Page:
When it comes to intervening in international affairs, the United States is damned when it does and damned when it doesn't. Critics of U.S. policy are always quick to pounce — and in this age of globalization, they're only getting more impatient.
It's not just the global geopolitical map that has changed; people everywhere have, too. Globalization has enriched the planet beyond belief, leading to ever-increased demands of perfection. And thanks to 24/7 communications, we all instantaneously know when these expectations aren't met.
The world’s public expects that frightening problems, whether an earthquake in Pakistan, an Indonesian tsunami or a war in Darfur, will be resolved as quickly as a cell phone can transmit a digital photograph or a computer can retrieve information from the Internet. And fingers are pointed at the U.S. when, inevitably, this doesn't happen.
Yet no one, not even the all-powerful United States, can easily foster democracy in a country that suffered from 30 years of atrocities — and is now bitterly divided as a result of those atrocities. There is no super-ray that knocks down Korean or Iranian nukes with the touch of a finger. And the tragedy in Darfur sadly may remain a bloody mess whether the U.S. preempts, goes it alone or brings in an enormous coalition.
In many ways, the global reliance on the U.S. has only increased since the fall of the Soviet Union. While no one would wish to revisit the Cold War, Moscow, ruling with an iron fist, put down tribal and religious malcontents in its sphere of influence. Today, there are no superpower blocs; instead a multitude of freelancing killers have been unleashed with nothing much to fear from anyone.
How, after all, can one arrest Osama bin Laden hiding out in an Islamist and nuclear Pakistan? How does one entice nuclear China to force allied, communist and nuclear North Korea not to threaten a free, rich and rival Japan?
And at exactly the time the world has become more complex, the wired global audience is more impatient, demanding — and inconsistent.
When the Bush administration invaded Iraq in March 2003, it was accused of ignoring old allies and snubbing the U.N. Thus, in the next crisis, a wary United States waited on the U.N. to monitor Iran's nuclear delinquency. With multilateral deference, it also called upon Britain, France and Germany — the so-called EU3 — to reason with Tehran. But for all the inclusive diplomacy, Iran barrels ahead with its nuclear program. In another part world, as North Korea threatened to launch more missiles, America tried to find regional solutions — the so-called six-party talks involving China, Japan, North Korea, South Korea, Russia and the United States. But nothing much happened here, either, and impatient critics did an about-face: They screamed that the asleep-at-the-wheel Bush administration was "outsourcing" solutions and abdicating its responsibility to lead.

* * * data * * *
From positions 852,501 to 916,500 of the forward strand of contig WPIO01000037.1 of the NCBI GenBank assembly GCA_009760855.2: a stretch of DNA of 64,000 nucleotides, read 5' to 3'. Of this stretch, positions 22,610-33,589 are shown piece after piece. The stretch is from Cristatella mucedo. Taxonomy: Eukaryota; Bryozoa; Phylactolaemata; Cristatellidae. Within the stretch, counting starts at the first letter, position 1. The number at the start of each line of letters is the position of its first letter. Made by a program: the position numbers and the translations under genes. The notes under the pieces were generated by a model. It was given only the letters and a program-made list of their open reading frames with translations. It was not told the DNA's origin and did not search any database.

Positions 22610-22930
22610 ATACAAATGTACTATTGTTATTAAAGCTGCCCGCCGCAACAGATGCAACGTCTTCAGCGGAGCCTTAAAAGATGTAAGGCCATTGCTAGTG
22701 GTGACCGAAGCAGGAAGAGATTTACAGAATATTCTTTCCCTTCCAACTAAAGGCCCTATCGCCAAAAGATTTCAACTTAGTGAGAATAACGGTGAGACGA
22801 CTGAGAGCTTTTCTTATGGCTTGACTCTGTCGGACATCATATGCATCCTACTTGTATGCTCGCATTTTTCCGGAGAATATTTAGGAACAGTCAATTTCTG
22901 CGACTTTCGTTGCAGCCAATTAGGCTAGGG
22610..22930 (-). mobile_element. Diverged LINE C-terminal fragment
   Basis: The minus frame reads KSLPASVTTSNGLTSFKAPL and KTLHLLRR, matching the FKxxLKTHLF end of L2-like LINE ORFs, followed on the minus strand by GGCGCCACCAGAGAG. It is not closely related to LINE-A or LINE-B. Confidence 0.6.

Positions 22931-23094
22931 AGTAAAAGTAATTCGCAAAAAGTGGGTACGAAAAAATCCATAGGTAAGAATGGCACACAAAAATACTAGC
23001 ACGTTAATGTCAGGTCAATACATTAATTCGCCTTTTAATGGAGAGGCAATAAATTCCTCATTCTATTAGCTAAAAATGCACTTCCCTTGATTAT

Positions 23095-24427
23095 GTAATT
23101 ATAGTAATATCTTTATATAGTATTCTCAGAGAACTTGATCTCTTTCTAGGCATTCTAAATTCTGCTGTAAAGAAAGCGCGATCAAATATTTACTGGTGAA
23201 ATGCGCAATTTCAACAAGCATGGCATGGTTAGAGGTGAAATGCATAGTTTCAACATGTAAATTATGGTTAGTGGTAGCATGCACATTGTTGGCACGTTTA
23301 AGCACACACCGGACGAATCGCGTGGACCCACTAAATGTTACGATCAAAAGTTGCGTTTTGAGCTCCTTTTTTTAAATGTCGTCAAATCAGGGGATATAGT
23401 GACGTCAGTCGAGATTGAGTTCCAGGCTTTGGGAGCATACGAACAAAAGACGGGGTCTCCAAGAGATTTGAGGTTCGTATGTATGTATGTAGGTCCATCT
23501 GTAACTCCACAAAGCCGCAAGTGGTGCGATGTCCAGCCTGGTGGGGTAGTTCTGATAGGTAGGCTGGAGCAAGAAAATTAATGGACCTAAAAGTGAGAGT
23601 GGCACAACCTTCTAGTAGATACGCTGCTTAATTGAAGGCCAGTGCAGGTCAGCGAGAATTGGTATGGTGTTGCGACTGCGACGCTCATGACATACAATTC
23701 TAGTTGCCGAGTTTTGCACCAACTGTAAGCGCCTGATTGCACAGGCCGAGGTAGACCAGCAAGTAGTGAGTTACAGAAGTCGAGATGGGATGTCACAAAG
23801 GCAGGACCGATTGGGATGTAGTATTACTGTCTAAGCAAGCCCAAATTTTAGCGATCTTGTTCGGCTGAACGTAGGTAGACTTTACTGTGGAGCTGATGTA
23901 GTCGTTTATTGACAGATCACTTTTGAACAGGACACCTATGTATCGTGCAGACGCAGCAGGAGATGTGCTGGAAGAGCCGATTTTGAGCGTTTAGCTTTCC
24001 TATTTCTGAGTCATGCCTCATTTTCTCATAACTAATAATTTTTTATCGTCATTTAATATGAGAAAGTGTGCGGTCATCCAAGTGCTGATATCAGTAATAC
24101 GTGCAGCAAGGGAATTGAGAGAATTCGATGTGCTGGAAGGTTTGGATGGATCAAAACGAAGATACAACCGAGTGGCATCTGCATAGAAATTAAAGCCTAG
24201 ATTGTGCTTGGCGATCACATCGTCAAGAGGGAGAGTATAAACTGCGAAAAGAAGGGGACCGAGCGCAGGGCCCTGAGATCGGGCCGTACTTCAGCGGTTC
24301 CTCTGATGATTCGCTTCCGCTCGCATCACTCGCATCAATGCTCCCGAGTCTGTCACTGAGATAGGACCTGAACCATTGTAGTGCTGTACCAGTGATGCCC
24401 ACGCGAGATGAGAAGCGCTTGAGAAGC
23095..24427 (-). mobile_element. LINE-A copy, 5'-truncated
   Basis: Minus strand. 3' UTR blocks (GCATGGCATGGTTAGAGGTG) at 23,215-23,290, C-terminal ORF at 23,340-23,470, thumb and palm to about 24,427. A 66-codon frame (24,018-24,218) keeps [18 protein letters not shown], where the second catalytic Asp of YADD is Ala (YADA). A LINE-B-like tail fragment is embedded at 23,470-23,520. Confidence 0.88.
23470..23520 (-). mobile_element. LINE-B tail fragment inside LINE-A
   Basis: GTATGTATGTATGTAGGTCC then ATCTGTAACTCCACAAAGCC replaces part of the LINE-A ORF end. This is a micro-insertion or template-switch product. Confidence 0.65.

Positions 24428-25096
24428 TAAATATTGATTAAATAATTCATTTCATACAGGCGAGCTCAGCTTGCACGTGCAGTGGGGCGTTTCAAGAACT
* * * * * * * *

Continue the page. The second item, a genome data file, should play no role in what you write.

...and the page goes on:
We've seen that in Darfur as well, where the global village has clamored for the U.S. to do something right away about the genocide. But, apparently stung by past charges of cowboyism, a gun-shy American sheriff has opted not to act preemptively. If we think Afghanistan or Iraq is chaotic, imagine the mess of airlifting Marines into the Horn of Africa to save the victims of tribal and religious killers — as al-Qaida promises to send in more jihadist reinforcements.
The roster of this do/don't schizophrenia is endless. We once had troops in Saudi Arabia to protect the monarchy there from Saddam. But once we removed that threat, the monarchy charged we had only empowered a far worse Iran. We were supposedly once too cynically disengaged from the Middle East, but now our efforts to promote democracy there only elected the terrorists of Hamas.
It may be hard for the world's new impatient generation to accept the truth: There are no simple black-and-white solutions at little cost in today's technologically connected but politically fragmented world. Restless Americans and a demanding global public are going to have to accept that in Afghanistan, Darfur, Lebanon, Iran, Iraq, North Korea, Somalia and the West Bank, the United States itself — not just the bogeyman George Bush — has only bad and far worse choices.
What sometimes works against jihadists and tyrants in one place won't always in others. Unilateral, multilateral, react or preempt — these have no innate moral value but are just differing strategies for a baffling multitude of new problems that all defy a cookie-cutter approach. After 9/11, caution in the long run may prove deadlier than intervention has in the short term. People will die daily on CNN no matter what we do.
The only constant in this wired-together but split-apart global family? The frantic American parent will try its best, as it is blamed for saying no, yes — and everything in between.